Mango and Sticky Rice Recipe

Published on: July 10, 2021

Tantalise your taste buds with this Thai recipe for Mango and Sticky Rice created by a long-time food instructor, writer and director of Yingcharoen Culinary School.

By Vana Kasemsri

When our visitors from abroad ask us to take them to authentic Thai restaurants where they can enjoy ‘real’ Thai food, At-Ta-Rote restaurant often comes to mind. The name, which in Thai means ‘exquisite and unimaginable flavors’, is quite fitting for this modern bistro in the center of the Sukhumvit. Known for its ‘Royal’ Thai recipes created by the famous director and culinary expert of the Yingcharoen Thai Culinary School, Khun Srisamorn Kongpun, this dining outlet offers many ‘must-try’ dishes on its menu.

Our visitors often compliment the delicious pad Thai noodles with fresh river prawns, crispy chicken with lemongrass, and the massaman chicken curry with steamed jasmine rice.  Another ‘must-try’ for all visitors is the fresh mango and sticky rice from At-Ta-Rote’s large dessert selection.

The restaurant has kindly provided a recipe for you to recreate Khun Srisamorn’s signature Mango and Sticky Rice. While it may take a bit of time to prepare, the experience may help your family to appreciate Thai cuisine much more. 

Mango and Sticky Rice

Ingredients:

3 ripe, sweet mangoes (Nam Dok Mai mangoes are preferred)
1kg sticky rice (Green Snake Head brand is preferred, but any other brand can be used)
1 tablespoon salt
300 grams sugar
800 grams natural cream of coconut (canned undiluted coconut milk is okay too)
5 fresh, long-stemmed pandan leaves (called ‘Bai Toey,’ from wet markets or flower shops) 
1 cube Alum, soap size (called ‘Sarn Som,’ from drugstores and markets)

To make sticky rice:

  • Put the sticky rice in a large bowl and soak it in filtered water. The water level should be 1.5 inches above the rice.
  • While the sticky rice is in the water, take the alum in one hand and gently use it to rub the rice grains. Make sure you do not break the grains and that they stay solid. The gentle scrubbing will bleach the rice.
  • Once the water turns milky-white, pour it out and replace it with the same amount of clear water in the rice bowl. 
  • Repeat this process several times until the water stays clear. This process makes the cooked sticky rice appear crystal clear. 
  • Next, place the rice in clean water again with the water level 2-3 inches above the rice. Soak it for three hours. 
  • Once soaked for three hours, place the sticky rice in a large metal or glass bowl without water and cover with a moist cloth. Place the bowl in a steamer for about 20 minutes until the rice is evenly cooked.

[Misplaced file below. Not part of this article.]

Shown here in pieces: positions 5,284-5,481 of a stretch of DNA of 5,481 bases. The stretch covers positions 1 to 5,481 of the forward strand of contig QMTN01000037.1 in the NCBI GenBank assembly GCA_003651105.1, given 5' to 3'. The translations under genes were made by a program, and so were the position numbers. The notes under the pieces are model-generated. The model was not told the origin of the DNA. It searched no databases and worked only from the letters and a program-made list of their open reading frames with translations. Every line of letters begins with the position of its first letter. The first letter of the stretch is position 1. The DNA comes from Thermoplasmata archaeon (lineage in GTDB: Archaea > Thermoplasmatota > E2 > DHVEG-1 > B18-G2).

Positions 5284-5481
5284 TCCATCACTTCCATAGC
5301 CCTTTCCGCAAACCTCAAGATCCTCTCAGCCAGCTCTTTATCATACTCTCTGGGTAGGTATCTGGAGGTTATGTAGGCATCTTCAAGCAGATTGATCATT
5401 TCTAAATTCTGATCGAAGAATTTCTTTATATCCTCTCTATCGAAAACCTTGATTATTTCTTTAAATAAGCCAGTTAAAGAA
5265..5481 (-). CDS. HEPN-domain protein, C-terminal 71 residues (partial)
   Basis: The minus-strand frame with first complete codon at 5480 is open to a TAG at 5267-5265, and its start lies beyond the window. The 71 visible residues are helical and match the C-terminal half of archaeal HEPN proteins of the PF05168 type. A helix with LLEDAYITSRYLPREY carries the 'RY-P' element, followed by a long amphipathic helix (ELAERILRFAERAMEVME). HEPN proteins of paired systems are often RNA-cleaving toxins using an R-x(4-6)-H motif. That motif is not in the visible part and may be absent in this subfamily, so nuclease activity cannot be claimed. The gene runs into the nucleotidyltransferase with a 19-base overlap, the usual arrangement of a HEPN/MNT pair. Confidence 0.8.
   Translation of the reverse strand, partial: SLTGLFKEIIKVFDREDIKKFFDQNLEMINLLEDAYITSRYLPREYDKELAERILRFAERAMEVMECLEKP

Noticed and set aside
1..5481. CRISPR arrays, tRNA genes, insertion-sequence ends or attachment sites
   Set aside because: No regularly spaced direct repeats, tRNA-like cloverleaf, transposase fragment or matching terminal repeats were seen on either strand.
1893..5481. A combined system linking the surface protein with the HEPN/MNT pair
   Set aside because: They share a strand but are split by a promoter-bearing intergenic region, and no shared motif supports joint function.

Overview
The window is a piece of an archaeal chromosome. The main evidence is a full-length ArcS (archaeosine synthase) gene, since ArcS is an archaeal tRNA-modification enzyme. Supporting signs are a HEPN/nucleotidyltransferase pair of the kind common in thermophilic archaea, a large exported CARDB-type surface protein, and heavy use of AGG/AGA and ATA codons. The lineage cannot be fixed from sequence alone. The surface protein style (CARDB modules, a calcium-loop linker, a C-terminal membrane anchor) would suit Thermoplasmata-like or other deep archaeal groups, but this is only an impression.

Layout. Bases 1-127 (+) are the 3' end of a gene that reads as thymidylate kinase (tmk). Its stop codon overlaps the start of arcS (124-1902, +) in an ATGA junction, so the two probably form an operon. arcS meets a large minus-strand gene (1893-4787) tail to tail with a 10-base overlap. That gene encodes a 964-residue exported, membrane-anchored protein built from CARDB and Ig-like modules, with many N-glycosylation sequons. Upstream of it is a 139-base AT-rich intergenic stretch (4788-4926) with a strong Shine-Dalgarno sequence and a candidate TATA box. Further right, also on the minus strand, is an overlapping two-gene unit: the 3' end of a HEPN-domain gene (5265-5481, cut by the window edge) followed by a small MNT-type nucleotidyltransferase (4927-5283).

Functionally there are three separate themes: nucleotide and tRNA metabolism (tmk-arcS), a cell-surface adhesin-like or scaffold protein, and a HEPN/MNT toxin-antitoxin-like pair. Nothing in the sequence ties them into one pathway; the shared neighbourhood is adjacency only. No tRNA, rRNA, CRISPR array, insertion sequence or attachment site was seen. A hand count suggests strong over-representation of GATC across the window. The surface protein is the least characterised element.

• While the rice is being steamed, prepare the coconut milk.

To make coconut milk mixture:

  • Pour coconut cream into a large glass or metal bowl. Stir in sugar and salt until all the ingredients are well-combined. 
  • Separate half a cup of the mixture and refrigerate it to be used as a topping later.
  • Once the sticky rice is cooked, use a wooden spoon to transfer it to the large bowl with coconut cream mixture. Keep mixing the coconut milk mixture into the rice by continuously hand-whipping the mixture into the rice for 10 minutes or until all the rice has been fully covered.
  • Cover the rice mixture with a lid and leave for 20 minutes.
  • Next, open the lid and use the wooden spoon to stir the rice again to absorb all of the coconut milk mixture consistently. 
  • Close the lid and let the rice cool down. Do not refrigerate the rice as this will harden it.

To serve, peel, cut and place the ripe mangoes on a plate. Scoop the sticky rice and place it alongside the mangoes on the plate. Stir and spoon the refrigerated coconut mixture over the rice. The mango and sticky rice is now ready to be eaten! 

Additional tips: You can customize the dish by eating it with coconut ice cream or adding crushed nuts on top, or adding chocolate sauce for a different taste.

At-Ta-Rote Restaurant, www.facebook.com/attarote.eatery

Photos courtesy of the author.

About the Author

Vana Kasemsri, a Thai national born in the US, has lived overseas for a significant part of her life. She is a BAMBI volunteer and works for B Grimm Company, overseeing their charity and conservation projects. You can email her at info@tpmcf.org.


The views expressed in the articles in this magazine are not necessarily those of BAMBI committee members and we assume no responsibility for them or their effects. BAMBI welcomes volunteer contributors to our magazine. Please contact editor@bambiweb.org.

 

Tags: